Steve KrugI believe that Steve Krug has an understated influence on UX and Usability Testing. His books Don't Make Me Think and Rocket Surgery Made Easy have made what are traditionally high-barrier entry fields accessible to the mere mortal. His books are amongst the first I cite and recommend to new UX-ers & non-UX-ers to buy and read. I always seem to have either of these books near my fingertips when working through Mobile UX designs or trying to fix Mobile UX issues.
However even more rare than a true world-class UX expert and pioneer is truly humble and unassuming expert. With all of his fame, knowledge and expertise Steve has always remained accessible and still replies personally to all the email sent him. Even when we first met, he was willing to stay after a session and offered to give me extra credit help. Thanks Steve.
Niels BillouNiels Billou was in on the "ground-floor" of Design Thinking, working at the Hasso Plattner Institute School of Design Thinking, basically the second Design Thinking school after Hasso Plattner himself donated $35 million to Dave Kelley to start the Stanford d.School.
Being a Ivey Business School prof, Niels could have been very old school snobby and stuffy. Instead Niels is one of the most approachable and inviting people I've ever met and one of few professors who likely truly understands the concept of pedagogical responsibility. He went out of his way to ensure that another future Design Thinking coach and I got all the subtleties it takes to make Design Thinking work in "real life". I'm greatly indebted to him for helping to jump-starting my foray into DT and basically saving years in frustrating DT growing pains. Thanks Niels.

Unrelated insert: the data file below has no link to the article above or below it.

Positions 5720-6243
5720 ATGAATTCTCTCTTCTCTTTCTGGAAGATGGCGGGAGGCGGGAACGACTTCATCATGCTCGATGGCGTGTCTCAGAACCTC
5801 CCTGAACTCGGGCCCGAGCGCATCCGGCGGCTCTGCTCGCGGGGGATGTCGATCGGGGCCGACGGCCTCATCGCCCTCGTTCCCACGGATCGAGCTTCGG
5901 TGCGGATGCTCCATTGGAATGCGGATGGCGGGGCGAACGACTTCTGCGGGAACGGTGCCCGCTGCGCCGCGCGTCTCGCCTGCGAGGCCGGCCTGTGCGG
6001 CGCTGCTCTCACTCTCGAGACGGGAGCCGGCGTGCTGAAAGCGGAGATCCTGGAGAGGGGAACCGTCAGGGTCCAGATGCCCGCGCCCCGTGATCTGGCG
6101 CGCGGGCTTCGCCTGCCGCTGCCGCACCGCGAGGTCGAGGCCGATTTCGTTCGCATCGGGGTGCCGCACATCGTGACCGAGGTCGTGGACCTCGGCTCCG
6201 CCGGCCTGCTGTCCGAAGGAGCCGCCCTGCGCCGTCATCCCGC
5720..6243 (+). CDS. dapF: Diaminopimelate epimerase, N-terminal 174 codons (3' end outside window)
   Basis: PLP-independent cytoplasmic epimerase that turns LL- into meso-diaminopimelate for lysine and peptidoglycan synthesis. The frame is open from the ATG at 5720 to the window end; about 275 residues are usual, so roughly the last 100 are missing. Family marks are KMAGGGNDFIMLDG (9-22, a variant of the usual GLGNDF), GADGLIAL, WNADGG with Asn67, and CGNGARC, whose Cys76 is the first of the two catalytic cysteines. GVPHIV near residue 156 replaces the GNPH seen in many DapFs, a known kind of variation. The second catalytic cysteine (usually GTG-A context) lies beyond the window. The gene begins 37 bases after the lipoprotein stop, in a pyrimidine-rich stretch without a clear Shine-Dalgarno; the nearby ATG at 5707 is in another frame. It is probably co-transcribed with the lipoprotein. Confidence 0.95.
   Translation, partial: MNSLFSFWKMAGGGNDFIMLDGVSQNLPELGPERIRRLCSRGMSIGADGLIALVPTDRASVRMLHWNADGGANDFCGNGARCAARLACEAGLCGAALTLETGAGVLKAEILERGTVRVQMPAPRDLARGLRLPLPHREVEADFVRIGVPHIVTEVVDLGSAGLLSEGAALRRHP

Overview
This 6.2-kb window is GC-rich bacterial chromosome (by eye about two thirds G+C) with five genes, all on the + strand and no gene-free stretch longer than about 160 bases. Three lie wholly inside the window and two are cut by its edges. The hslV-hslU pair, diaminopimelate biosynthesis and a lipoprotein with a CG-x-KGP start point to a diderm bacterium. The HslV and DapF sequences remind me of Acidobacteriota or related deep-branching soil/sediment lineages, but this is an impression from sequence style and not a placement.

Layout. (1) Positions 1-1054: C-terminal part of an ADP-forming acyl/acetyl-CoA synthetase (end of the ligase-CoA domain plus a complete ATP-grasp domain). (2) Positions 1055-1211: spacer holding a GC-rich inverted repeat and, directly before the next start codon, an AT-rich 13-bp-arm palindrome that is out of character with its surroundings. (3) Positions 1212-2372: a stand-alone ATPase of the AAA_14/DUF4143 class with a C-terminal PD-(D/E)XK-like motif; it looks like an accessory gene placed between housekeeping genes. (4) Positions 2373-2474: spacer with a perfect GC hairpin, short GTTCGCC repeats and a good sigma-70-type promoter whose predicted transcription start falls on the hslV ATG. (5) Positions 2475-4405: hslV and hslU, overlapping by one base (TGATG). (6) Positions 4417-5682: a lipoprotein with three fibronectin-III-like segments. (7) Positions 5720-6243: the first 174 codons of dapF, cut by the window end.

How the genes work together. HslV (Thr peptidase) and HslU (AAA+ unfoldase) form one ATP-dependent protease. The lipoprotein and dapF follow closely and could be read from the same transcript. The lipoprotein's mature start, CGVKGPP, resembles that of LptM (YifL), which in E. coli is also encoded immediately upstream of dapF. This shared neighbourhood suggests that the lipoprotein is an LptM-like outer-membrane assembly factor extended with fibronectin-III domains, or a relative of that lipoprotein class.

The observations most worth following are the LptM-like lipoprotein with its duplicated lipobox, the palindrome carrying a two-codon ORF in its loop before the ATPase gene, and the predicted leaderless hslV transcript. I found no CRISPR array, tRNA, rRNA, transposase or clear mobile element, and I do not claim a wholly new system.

Alan DaifukuA little while back I had the pleasure of having Alan fly to Canada and teach me the SAP SCRUM Master Masterclass himself. It was highly enlightening to hear both the theoretical, but also the practical stories that Alan told us.
If I understand the story correctly, he and a few colleges in France are single-handedly responsible for getting Business Objects to move to Agile/SCRUM from a grass-roots movement. It was his team that saw an issue and sought out a new development methodology to overcome it. Years later when Business Objects was acquired by SAP, he helped the company to make it the defacto development standard of 68,000+ employee software giant.
However what sticks out even more in my mind is the inspiration that individuals can make a difference, that grass movements with good ideas and enough determination can move a company even as big as SAP. Thanks Alan.